Peter’s hesitating at the window, slick in his suit, bleary in his eyes. Mask in hand. He hops onto the sill and turns in the beginnings of a crouch. MJ crosses the room and basically walks right into him so she can’t wimp out and pretend she was ever going to do anything but kiss him. Her mouth finds his with incredible ease, considering the significant amount of time stacked between her first impulse to do this and right now.

She’s never experienced his mouth with her eyes closed before, and she likes it. Turns out that his lips feel as much like him as they look like part of him; he uses them in such a Peter-ish way. Sweet and earnest. Calm and dependable. Ready. And there’s that focus she saw as they felt their way blindly towards the new timeline. It’s the focus that makes MJ’s face hot and has her hands leaping to grab his shoulders.

Peter’s hand starts off on her jaw, then slides up, almost tickling as his fingertips graze her ear. Where it ends up is deep in her hair, fingers flexing as their tongues meet in cautious first contact.

“I’m kind of going to miss seeing Spider-Man on Saturdays,” MJ says, lips still touching his (she can’t seem to put any space between them), recalling so many glasses of orange juice.

“You know I’m going to keep climbing up here.”

“You better,” she threatens. “Just don’t be a moron and let anyone see you.”

“Can’t keep away,” Peter murmurs, which completely melts her brain for a minute so all she can do is kiss him and enjoy his warm hand on the back of her head.

“Spider-Man did say though that he didn’t know what he’d do without me,” MJ remembers.

“Might’ve been me saying that.”

“Oh,” she smiles and rubs her lips against his when he mhmms.

“Actually, everything Spider-Man told the paper about you was me,” he confesses. She opens her eyes at the tone of his voice. “I don’t think I was very good at the fake dating thing. Liking you was always real.”

Trying to contain her smile, MJ strokes her hands to his neck, then back to his shoulders.

“It was real for me too, it’s just that I didn’t know you were him. Or, that you were you.”

She frowns, but she’s too tired to determine the perfect sense of it, so she goes back to kissing Peter. He sighs softly and tilts his head to make her dizzy with a deeper kiss.

There’s a shuffling behind her that doesn’t mean much until her mom’s voice says, “Well, this makes a lot of sense.”

MJ spins around and Peter’s balance is too perfect to fall backwards out of the window, so she assumes he’s still perched there. With his mask. His mask in his fucking hand, not on his face, because they were making out.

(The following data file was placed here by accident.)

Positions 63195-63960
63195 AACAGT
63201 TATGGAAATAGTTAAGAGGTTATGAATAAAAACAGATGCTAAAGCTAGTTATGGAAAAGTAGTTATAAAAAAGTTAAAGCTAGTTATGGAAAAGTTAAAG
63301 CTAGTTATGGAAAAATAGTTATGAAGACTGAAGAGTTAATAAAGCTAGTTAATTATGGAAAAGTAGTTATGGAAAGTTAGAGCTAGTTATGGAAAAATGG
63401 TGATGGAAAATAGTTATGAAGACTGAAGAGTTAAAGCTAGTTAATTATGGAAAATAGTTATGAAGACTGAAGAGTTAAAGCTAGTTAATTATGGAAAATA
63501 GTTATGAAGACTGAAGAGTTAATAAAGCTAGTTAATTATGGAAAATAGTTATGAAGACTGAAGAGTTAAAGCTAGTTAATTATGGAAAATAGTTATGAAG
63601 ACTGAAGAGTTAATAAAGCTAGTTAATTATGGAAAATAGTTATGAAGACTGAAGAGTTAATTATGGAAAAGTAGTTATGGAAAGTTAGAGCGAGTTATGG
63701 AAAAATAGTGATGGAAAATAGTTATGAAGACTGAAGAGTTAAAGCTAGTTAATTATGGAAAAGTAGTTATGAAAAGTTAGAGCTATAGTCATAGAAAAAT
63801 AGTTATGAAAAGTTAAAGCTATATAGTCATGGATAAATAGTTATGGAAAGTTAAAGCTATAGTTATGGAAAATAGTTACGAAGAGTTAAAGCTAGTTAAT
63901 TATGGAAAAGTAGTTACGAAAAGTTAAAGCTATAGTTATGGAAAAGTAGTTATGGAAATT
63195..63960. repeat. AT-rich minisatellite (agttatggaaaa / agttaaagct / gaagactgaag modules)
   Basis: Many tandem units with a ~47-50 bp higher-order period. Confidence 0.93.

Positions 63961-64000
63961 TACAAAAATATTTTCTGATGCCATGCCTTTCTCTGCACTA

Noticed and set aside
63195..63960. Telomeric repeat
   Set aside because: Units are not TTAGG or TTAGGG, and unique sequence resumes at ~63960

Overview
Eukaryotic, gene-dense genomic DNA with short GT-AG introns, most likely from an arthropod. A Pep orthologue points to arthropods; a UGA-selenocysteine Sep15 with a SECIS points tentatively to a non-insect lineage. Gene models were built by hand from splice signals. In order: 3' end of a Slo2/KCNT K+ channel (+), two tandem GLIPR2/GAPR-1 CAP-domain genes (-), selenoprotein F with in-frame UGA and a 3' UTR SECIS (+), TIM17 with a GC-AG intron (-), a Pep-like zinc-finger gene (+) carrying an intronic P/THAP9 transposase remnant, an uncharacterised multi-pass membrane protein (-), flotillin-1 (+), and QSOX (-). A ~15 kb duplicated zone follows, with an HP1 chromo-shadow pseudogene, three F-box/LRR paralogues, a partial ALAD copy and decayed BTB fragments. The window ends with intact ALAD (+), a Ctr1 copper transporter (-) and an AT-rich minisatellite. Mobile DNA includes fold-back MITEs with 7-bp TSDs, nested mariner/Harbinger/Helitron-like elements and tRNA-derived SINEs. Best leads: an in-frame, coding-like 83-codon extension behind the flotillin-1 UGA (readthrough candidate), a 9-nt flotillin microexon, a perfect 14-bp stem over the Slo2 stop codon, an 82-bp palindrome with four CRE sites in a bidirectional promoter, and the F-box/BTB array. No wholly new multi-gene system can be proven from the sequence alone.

“Thought I heard something,” her mom explains, as though this couldn’t be more normal―her daughter kissing a boy with the wardrobe of a superhero and the face of her dorky decathlon teammate. Right, MJ might’ve mentioned her crush to her mother, under duress. “I wondered how you got over that infatuation with Peter Parker so fast. You never were a fickle girl, Michelle.”

“Nope,” she agrees stiffly when her mom keeps standing there. “Is there anything else?”

“Yep.” Her mom looks over MJ’s head, presumably at Peter. “If you climb into my daughter’s bedroom in the middle of the night again, I’m putting anti-pigeon spikes on that window. Goodnight, you two.”

Once she’s left, MJ turns around to face Peter, who’s really collected himself pretty well after his first parental encounter out of the mask. He’s shy now, after the pause in their kissing, and so is she. That’s alright, they have time to build this thing back up, over and over again. A relationship without a deadline.

“I’ll see you at school tomorrow, Spider-Man,” MJ tells him as he pulls his mask back on.

Peter gives her a thumbs up and instead of creeping away along the wall like he usually does, he flips straight out into midair, way above the street, and plummets before he catches himself with an effortlessly aimed strand of web. MJ, leaning out her window, sees the whole thing.

He probably did it just to impress her.


Saturday last, this paper reported on the sudden split of Spider-Man from girlfriend, Michelle Jones. We have since reached out to both parties for a follow-up.

Said the hero of Queens, ‘You guys need to get over it. We went out for just over a week. Seriously, what can happen in a week?’

Miss Jones declined to comment.